NEW YORK (TheStreet) -- Google's (GOOG) plan to expand its local fiber Internet services could be great news for Comcast (CMCSA) because it may improve Comcast's standing with federal regulators who are looking at its proposed acquisition of Time Warner Cable (TWC) and with state regulators who want fairness for customers.
On the federal level, Comcast is facing a skeptical to hostile reception as it tries to steer its merger past the Department of Justice and the Federal Communications Commission. Democrats are mostly lining up against it, while Republicans are mostly lining up in support.
At issue is not just that Comcast would increase its customer count from 22 million to 33 million, but that it and Time Warner Cable are the largest and third largest Internet service providers in the U.S., with a combined 39% of the local access market, according to Leichtman Research.
Google's plan to enter nine new markets is not a direct threat to that market dominance. Patrick Lucey of New America Foundation, a nonpartisan think tank, notes that after the merger Comcast cable would pass 80 million homes and Google 3.5 million.
But Google has a market capitalization of over $400 billion, compared with a combined $174 billion for Comcast and Time Warner Cable. In Washington, such comparisons matter.
Google's potential power also matters in state capitols, where phone and cable lobbyists have always been important.
To these regulators, Google's plan may look like cherry-picking, a refusal to accept the costs of universal service that cable operators accepted when they took their franchises decades ago and that phone companies have accepted for more than 100 years.
In the Atlanta area, for instance, Google plans to serve only eight suburban towns and the city of Atlanta, the hub of the region's fiber capacity. Google has similar plans around San Jose; Raleigh-Durham, N.C.; Portland, Ore.; and Phoenix. In all these cases, the company is planning to serve only central cities and close-in suburbs. So Google is not a market threat, but it is the political counterweight Comcast can use to win its arguments for its merger and its arguments against new net-neutrality rules.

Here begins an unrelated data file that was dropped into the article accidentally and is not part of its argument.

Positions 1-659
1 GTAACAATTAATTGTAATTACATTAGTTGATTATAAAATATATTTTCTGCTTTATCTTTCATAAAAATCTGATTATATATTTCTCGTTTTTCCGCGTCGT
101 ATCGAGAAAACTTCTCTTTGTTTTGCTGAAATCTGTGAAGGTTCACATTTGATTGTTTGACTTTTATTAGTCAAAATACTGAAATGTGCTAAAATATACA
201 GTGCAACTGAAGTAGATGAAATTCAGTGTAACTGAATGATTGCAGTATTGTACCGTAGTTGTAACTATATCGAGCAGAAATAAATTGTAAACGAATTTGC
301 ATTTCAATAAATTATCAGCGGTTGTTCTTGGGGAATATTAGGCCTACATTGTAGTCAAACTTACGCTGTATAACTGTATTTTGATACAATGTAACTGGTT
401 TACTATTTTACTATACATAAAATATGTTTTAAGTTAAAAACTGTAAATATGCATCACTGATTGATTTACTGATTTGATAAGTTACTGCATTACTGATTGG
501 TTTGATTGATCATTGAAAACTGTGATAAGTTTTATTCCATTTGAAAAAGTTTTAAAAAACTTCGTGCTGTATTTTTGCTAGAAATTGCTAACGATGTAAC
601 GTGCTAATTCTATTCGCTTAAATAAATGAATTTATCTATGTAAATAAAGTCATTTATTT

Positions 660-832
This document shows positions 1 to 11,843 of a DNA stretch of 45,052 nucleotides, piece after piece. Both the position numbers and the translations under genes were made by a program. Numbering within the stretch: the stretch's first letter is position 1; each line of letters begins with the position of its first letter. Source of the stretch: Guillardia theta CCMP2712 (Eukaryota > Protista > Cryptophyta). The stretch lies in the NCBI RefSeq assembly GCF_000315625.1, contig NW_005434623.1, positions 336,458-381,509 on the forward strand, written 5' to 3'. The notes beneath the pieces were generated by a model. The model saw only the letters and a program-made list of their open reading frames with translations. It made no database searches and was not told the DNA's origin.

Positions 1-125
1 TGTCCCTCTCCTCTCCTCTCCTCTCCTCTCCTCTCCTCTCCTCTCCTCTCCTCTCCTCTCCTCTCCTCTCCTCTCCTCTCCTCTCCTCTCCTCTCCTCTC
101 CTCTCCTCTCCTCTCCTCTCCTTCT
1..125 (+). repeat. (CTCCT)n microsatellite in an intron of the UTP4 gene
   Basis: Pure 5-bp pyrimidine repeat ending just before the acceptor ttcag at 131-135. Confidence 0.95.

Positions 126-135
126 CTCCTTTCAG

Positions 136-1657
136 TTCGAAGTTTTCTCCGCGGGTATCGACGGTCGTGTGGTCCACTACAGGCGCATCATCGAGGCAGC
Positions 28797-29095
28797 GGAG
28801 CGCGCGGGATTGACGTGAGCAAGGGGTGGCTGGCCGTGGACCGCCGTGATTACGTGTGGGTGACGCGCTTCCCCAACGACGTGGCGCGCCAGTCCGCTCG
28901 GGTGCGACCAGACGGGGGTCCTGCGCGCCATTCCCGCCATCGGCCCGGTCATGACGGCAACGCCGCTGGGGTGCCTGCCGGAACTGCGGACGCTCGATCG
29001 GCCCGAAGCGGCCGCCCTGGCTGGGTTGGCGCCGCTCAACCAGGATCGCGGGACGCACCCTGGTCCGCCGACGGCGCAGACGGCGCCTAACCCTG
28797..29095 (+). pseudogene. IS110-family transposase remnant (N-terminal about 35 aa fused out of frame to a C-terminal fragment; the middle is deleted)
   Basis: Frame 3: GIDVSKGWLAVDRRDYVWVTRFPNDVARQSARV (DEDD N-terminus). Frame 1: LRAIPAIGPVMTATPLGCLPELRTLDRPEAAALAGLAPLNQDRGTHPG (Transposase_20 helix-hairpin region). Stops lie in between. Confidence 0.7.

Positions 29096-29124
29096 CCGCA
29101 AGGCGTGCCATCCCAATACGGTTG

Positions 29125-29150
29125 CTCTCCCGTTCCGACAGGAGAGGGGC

Seen from a pure technology perspective, the Time Warner Cable deal should cement Comcast's position as the dominant player in both content and the local Internet.
Cable's broadband technology has proven itself over time superior to digital-subscriber-line technology from the phone companies. That is why Comcast and Time Warner Cable are first and third in local ISP services.
Verizon (VZ) and AT&T (T) have responded with FiOS and U-Verse, which brings fiber closer to subscribers, but their TV offerings are considered inferior to those of the cable operators and they have failed to gain much headway.
Because of its purchase of NBC Universal, Comcast is also a major supplier of content. When it "buys" NBC content, cable channels or sports, it's buying from itself. It can now extend that advantage to Time Warner Cable, which since its spin-off from Time Warner Inc. (TWX) in 2009 has lacked vertical integration.
In recent sports rights negotiations in Europe, owners of infrastructure such as British Telecom have been trumping traditional networks. Control of more content is moving in infrastructure's direction.
At its current price of a little over $51 a share, Comcast sells at a price-to-earnings ratio of about 20, Time Warner Cable at about 21. Google, by contrast, sells at over 33 times earnings. Comcast will tell regulators that its merger makes it the best competition for Google in advertising and that Google's presence in local service gives it the competition regulators say it needs.
Expect that argument to get a good hearing. Comcast's position in Washington looks dramatically improved by Google Fiber.
At the time of publication, the author owned shares of Google.
This article represents the opinion of a contributor and not necessarily that of TheStreet or its editorial staff.